Renting your property out for short term use could turn it into a House in Multiple Occupation (HMO), for which a local authority licence may be required.

The Deregulation Act 2015 has brought short-term lets in London in line with the rest of the country, by permitting short-term use up to 90 days a year. However, owners/ landlords and managing agents should be aware of certain provisions in the Housing Act 2004 whereby a building could be classified as an HMO.

There are two types of HMO:

  • A section 254 HMO is a building or part of a building occupied as a main residence by three or more people that form two or more households. Properties let on a short term basis will be unlikely to fall within this definition as they will not be the main residence of the people staying;
  • A section 257 HMO relates to a building which has been converted into, and consists of, self-contained flats. Buildings will be classed as Section 257 HMOs if the conversion work was not done in accordance with "appropriate building standards" (which usually means the 1991 Building Regulations or whichever later building regulations applied at the time the work was done and completed), and less than two-thirds of the self-contained flats are "owner-occupied"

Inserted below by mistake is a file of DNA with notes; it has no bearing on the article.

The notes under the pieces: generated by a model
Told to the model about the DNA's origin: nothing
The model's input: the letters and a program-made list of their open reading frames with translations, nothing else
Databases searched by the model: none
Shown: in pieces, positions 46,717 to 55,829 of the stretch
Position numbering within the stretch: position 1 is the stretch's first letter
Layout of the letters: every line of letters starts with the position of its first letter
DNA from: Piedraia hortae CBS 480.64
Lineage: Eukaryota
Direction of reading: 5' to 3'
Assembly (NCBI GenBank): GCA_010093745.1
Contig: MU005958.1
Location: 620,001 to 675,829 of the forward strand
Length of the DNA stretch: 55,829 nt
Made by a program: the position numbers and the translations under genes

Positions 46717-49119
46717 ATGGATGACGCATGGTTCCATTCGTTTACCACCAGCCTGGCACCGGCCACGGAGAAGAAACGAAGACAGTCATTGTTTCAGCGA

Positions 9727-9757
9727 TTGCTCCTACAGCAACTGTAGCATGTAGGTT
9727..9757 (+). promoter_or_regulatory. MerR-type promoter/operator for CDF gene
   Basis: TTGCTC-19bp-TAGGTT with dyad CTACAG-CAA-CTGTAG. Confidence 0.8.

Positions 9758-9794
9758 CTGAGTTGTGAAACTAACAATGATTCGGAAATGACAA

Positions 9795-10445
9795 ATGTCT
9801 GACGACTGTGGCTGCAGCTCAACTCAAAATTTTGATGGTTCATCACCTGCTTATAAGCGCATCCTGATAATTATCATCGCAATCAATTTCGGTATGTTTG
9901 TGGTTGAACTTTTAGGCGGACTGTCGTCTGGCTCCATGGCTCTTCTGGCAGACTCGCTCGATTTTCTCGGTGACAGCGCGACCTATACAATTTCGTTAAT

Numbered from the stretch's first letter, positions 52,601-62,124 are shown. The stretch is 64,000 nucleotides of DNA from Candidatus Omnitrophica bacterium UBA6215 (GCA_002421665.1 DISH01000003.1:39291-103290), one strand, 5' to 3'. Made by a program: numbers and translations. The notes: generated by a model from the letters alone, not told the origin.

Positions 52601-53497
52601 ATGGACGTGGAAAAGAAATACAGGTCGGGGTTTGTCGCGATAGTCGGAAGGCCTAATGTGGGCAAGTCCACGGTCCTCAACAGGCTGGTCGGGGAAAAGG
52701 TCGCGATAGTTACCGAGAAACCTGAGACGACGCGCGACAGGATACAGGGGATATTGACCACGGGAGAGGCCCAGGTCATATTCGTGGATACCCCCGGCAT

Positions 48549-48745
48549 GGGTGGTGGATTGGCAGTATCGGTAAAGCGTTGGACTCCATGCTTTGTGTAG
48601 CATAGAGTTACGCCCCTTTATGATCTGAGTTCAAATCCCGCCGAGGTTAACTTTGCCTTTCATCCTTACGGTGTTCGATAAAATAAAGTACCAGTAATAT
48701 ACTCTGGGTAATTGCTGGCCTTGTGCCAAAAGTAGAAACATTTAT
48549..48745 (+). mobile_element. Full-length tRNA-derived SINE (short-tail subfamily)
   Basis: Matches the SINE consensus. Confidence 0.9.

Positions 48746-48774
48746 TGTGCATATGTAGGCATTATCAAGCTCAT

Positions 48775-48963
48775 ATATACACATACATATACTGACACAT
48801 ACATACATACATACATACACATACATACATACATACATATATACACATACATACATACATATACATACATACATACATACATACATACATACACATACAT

This was clearly intended to protect tenants in badly converted buildings, but it has the effect of transforming a building converted into flats, without complying with the relevant Building Regulations, into an HMO. It is possible to rectify the position by seeking Building Regulation approval from the local authority.  

A s257 HMO may require a licence from the local authority if they have stipulated that one is required (it is not mandatory for the local authority to license this type of HMO). If you manage, or control, an HMO which should be licensed, and for which no application has been made, you will be committing a criminal offence for which the local authority may prosecute.